... which trivial causes assist or impede the execution of a great political design, the dissimulation practised by political personages towards others, and even towards themselves, and the different tones which they assume according to circumstances; in a word, he has exhibited the whole inward aspect ...
— Lectures on Dramatic Art and Literature • August Wilhelm Schlegel

... me a strange and novel business. I was amongst old comrades with whom I had been raised, ranged in the war with them, and lived with them in great intimacy and equality, so that it was difficult to assume a different relationship than I had previously occupied with them. Moreover I detested a mock dignity. Both the sheriff and clerk were rangers in the same company with myself, and it seemed we were still ranging on equal terms in pursuit ...
— Something of Men I Have Known - With Some Papers of a General Nature, Political, Historical, and Retrospective • Adlai E. Stevenson

... hesitation when the next ball was delivered, and the result of hesitation was that the insidious missile curled in somehow over his bat and toppled his bails off. Saurin was so much mortified as he walked back to the tent that he could not even pretend to assume a jaunty careless air, but scowled and carried his bat as if he would like to hit someone over the head with ...
— Dr. Jolliffe's Boys • Lewis Hough

... of a fine chicken-house under the trees began to assume tangible form when Mrs. Slater came to call, and brought with her a fine yellow hen and thirteen little woolly chicks. Mrs. Motherwell came, too, and brought with her a similar offering, only hers were Plymouth Rocks. Mrs. John Green brought nine little fluffy ...
— The Second Chance • Nellie L. McClung

... being able to assume unbounded ferocity at the expense of the respect due from his daughter's suitors, heaped bravado upon bravado, talking of killing anyone who should not keep to the agreement, while the youths listened with humble mien, but with an ironic grin under ...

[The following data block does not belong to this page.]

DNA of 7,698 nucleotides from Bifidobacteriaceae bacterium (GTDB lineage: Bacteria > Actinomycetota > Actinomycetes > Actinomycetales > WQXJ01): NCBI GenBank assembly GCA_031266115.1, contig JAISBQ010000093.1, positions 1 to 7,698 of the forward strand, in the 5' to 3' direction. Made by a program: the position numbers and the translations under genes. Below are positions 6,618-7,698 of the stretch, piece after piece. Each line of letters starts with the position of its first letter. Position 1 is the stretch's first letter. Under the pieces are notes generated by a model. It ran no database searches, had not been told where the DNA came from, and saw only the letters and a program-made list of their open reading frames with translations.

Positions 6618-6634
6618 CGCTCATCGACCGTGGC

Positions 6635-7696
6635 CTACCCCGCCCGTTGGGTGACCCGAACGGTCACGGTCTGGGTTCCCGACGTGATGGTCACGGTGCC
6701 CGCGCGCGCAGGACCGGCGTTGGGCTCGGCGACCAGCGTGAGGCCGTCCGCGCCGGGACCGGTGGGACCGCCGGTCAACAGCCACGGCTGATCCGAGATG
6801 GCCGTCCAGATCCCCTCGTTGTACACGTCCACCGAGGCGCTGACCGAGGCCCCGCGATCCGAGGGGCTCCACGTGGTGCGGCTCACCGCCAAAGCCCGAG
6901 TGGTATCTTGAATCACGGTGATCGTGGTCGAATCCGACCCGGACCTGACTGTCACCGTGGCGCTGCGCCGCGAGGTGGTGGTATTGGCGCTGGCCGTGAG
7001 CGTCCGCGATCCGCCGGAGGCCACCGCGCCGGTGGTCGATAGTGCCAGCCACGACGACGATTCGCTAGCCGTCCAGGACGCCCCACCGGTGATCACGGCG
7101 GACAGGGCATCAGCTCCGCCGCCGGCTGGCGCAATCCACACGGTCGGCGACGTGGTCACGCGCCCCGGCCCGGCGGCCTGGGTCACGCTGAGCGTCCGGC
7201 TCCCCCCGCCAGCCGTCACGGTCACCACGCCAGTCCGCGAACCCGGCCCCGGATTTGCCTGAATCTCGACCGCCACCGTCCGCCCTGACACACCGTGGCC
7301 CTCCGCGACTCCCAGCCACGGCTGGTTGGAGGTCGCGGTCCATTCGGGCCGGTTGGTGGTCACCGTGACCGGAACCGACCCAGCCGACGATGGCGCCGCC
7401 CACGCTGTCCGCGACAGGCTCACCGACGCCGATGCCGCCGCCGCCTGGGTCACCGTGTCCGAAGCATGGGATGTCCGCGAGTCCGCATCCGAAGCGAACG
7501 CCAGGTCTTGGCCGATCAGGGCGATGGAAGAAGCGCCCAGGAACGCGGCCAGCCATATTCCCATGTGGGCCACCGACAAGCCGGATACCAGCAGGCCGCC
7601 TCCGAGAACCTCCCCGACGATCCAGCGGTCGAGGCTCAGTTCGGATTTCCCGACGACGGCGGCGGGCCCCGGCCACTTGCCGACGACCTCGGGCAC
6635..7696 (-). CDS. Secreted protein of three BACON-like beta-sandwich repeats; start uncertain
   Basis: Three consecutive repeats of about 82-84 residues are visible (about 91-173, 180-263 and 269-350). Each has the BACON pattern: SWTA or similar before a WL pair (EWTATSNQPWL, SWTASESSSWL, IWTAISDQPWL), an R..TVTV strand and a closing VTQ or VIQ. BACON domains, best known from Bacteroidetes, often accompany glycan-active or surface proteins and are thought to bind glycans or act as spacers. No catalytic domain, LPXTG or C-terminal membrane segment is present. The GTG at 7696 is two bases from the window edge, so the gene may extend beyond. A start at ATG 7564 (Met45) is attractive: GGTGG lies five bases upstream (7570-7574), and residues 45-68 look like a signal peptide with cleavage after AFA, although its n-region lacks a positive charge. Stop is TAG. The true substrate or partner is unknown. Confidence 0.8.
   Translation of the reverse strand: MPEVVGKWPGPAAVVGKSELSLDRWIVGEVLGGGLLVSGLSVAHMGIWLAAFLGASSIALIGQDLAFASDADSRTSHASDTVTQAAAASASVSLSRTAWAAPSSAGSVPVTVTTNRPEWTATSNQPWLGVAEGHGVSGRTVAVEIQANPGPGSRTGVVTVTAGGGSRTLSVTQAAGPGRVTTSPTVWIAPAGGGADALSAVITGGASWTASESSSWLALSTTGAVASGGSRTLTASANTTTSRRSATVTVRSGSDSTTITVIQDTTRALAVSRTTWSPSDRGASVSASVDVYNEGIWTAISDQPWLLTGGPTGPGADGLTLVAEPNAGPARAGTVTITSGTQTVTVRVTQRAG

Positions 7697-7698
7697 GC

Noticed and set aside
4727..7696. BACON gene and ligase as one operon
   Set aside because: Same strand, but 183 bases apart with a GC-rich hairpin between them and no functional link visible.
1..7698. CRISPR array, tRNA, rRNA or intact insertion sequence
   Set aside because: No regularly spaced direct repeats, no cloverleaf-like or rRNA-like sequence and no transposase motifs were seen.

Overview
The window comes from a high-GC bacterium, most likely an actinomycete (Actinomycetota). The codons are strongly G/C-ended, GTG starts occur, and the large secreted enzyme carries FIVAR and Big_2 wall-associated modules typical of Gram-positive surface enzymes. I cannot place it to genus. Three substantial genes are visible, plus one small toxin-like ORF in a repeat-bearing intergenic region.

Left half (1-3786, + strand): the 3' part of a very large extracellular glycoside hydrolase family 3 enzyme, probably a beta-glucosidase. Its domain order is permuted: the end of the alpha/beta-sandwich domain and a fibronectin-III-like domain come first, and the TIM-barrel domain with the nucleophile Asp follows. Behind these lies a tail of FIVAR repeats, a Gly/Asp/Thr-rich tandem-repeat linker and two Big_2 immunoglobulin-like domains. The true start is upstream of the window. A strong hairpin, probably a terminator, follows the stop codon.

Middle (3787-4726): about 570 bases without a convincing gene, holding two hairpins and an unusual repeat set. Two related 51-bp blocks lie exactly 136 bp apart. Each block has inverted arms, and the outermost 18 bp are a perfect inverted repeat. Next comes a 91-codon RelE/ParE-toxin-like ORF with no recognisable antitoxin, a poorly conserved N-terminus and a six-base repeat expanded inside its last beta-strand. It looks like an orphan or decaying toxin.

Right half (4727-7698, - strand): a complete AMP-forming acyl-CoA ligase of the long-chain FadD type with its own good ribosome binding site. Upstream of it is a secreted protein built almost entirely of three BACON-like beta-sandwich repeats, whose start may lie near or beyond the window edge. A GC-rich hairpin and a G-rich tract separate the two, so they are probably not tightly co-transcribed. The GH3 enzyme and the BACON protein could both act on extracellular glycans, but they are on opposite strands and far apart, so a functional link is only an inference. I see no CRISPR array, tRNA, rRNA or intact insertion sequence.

— The Dead Command - From the Spanish Los Muertos Mandan • Vicente Blasco Ibanez

... beaten, Dora, say, by Annie Forest," they would laughingly remark; whereupon Dora's calm face, would slightly flush and her lips would assume a very proud curve. If there was one thing she could not bear it ...
— A World of Girls - The Story of a School • L. T. Meade

... We cannot assume that in Matthew, our Saviour's words are quoted verbatim, while Mark, Luke, John and Peter are all in error or less reliable, particularly as this part of Matthew claims for itself to have been written ...
— Water Baptism • James H. Moon

... Fowler's son? I must find out. If he does, and should happen to mention it in my uncle's presence, it might awaken suspicions in his mind. I must interview the boy, and find out what I can. To enlist his confidence, I must assume a friendly manner." ...
— The Cash Boy • Horatio Alger Jr.

... a new thing; the friendly society must not pretend to assume to themselves the contrivance of the method, or think us guilty of borrowing from them, when we draw this into other branches; for I know nothing is taken from them but the bare words, "friendly society," which they cannot pretend to be ...
— An Essay Upon Projects • Daniel Defoe

... his satisfaction at the honourable obsequies of his dog, Stephen Birkenholt would fain have been independent, and thought it provoking and strange that every one should want to direct his movements, and assume the charge of one so well able to take care of himself; but he could not escape as he had done before from the Warden of St. Elizabeth, for Ambrose had readily accepted the proposal that they should travel in Master ...
— The Armourer's Prentices • Charlotte Mary Yonge

... to his dignity to root in the gutter, came upon the sidewalk, and full of his consequence, promenaded from morning till night, leaving his humbler companions to munch corn, husks and potatoe parings. He fared as people usually do, who from vanity assume a station they are not qualified to fill. In the gutter he would have lived in unnoticed enjoyment. On the walk he got kicked by every passenger and bitten by every cur, till hungry and bruised he was glad to return to his proper ...
— Scientific American magazine Vol 2. No. 3 Oct 10 1846 • Various

... men that he could see were French; and many of these, furious with pain, gnashed their teeth at him, and cursed him aloud, till he thought that his best course was to assume the semblance of death; for some among these men were still capable of dragging themselves up to him, and by concentrating all their failing energies into one blow, put him ...